As sleep disorders go, it's one of the more bizarre, observes CBS News Correspondent John Blackstone.
He says Dr. Mark Mahowald and other sleep researchers have discovered that nocturnal eating may be a side effect of the popular sleep medication, Ambien.
That comes on the heels of reports that.
Mahowald, who's medical director of the Minnesota Regional Sleep Disorders Center in Minneapolis, tells Blackstone, "We've had people eat very inappropriate things that they would never eat while awake. Some example would be buttered cigarettes, salt sandwiches, raw bacon."
And sleep-binging could leave its mark – on waistlines.
"I put on over 100 pounds since I've been on Ambien," says Brenda Pobre, who couldn't figure out why she was gaining so much weight.
"I would wake up in the morning and there would be candy wrappers all around the bed," she says. "There would be crumbs in the bed. There would be all kinds of evidence that someone had been eating in the bed. But I had absolutely no recollection of it."
Her sons stayed up to watch her, afraid she would injure herself.
"We have had people, infrequently, cut themselves as they're trying to chop up food to eat in the middle of the night," notes Mahowold.
Pobre adds, "There would be a big mess in the kitchen. There would be wrappers on the floor, popsicle sticks on the floor. I would accuse my sons of making the mess and they would say they didn't, and they would say they had seen me doing it and, of course, I thought they were lying."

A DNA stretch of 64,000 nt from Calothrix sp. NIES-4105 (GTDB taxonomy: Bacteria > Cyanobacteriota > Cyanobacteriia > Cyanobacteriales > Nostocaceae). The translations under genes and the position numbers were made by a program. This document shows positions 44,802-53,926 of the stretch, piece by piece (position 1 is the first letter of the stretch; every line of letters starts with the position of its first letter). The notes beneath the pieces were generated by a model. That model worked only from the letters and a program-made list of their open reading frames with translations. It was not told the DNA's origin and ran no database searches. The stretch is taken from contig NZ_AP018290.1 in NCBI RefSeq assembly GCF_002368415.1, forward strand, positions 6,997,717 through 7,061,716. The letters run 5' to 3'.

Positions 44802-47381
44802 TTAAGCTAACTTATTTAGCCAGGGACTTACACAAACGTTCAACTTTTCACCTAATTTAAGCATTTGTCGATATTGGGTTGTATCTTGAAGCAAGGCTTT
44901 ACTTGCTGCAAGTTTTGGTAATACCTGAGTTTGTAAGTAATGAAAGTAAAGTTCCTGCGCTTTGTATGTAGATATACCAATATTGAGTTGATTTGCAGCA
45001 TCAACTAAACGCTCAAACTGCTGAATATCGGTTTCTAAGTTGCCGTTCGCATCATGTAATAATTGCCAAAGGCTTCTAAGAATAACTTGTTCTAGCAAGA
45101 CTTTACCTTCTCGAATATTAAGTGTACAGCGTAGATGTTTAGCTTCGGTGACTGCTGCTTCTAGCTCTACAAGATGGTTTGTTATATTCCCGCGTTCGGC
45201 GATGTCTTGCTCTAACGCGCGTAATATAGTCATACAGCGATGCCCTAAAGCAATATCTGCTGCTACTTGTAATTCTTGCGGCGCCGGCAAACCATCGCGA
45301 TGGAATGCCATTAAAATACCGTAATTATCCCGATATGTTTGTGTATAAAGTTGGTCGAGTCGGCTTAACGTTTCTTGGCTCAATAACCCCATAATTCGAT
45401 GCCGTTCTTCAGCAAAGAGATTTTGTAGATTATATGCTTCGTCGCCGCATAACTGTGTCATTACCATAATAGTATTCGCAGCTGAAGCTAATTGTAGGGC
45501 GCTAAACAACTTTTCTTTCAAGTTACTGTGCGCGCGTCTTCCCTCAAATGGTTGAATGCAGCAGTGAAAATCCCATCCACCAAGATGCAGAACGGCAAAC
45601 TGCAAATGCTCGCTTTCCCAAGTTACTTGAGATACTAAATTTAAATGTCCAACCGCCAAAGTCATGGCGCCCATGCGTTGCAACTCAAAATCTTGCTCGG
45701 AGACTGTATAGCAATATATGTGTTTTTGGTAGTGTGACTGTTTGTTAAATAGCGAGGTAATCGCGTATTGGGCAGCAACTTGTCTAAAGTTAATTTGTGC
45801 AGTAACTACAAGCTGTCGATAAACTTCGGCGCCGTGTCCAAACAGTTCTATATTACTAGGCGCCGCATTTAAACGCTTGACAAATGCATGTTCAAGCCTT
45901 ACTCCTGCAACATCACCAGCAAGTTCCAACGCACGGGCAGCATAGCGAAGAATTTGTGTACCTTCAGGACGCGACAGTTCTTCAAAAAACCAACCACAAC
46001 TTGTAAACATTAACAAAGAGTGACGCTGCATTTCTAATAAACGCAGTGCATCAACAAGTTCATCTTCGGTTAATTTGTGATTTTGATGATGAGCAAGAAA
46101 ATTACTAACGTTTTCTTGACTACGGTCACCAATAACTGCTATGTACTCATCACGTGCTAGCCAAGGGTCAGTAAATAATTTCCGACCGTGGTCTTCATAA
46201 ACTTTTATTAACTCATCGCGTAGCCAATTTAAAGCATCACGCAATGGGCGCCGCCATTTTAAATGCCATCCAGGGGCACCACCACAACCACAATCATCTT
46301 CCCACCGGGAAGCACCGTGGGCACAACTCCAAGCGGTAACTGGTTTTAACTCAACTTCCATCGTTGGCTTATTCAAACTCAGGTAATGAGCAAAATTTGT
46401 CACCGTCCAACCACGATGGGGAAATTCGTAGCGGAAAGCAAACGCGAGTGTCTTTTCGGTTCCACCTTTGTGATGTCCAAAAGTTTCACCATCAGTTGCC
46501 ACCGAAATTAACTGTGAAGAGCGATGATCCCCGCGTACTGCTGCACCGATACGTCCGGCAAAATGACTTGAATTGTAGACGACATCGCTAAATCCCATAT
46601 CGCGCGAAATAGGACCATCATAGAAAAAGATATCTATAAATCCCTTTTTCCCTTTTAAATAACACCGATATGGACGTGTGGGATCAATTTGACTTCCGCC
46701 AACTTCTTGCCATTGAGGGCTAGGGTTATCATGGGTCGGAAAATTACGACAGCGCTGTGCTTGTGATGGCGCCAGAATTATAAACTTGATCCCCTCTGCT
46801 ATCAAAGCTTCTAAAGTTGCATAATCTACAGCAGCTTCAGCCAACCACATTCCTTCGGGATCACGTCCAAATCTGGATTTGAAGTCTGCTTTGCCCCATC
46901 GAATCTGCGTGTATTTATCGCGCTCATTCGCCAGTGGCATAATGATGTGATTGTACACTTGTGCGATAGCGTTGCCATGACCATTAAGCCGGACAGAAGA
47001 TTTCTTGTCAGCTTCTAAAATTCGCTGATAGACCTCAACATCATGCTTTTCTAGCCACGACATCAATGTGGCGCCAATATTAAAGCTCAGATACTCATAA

Mahowald points out that, "Sleep and wakefulness can occur simultaneously. Everybody thinks the brain is either all awake or all asleep, and that's not true. The brain can be literally half awake and half asleep."
Ambien's maker issued a statement saying the side effect is known but rare, and that "when taken as prescribed, Ambien is a safe and effective treatment for insomnia." The side effect is disclosed in the product's labeling material.
And Pobre still takes it, saying, "I have chronic insomnia. And I've tried everything, behavior modification, everything. And nothing works except Ambien."
But now, says Blackstone, she also takes another medication that helps defeat her urge to eat in her sleep.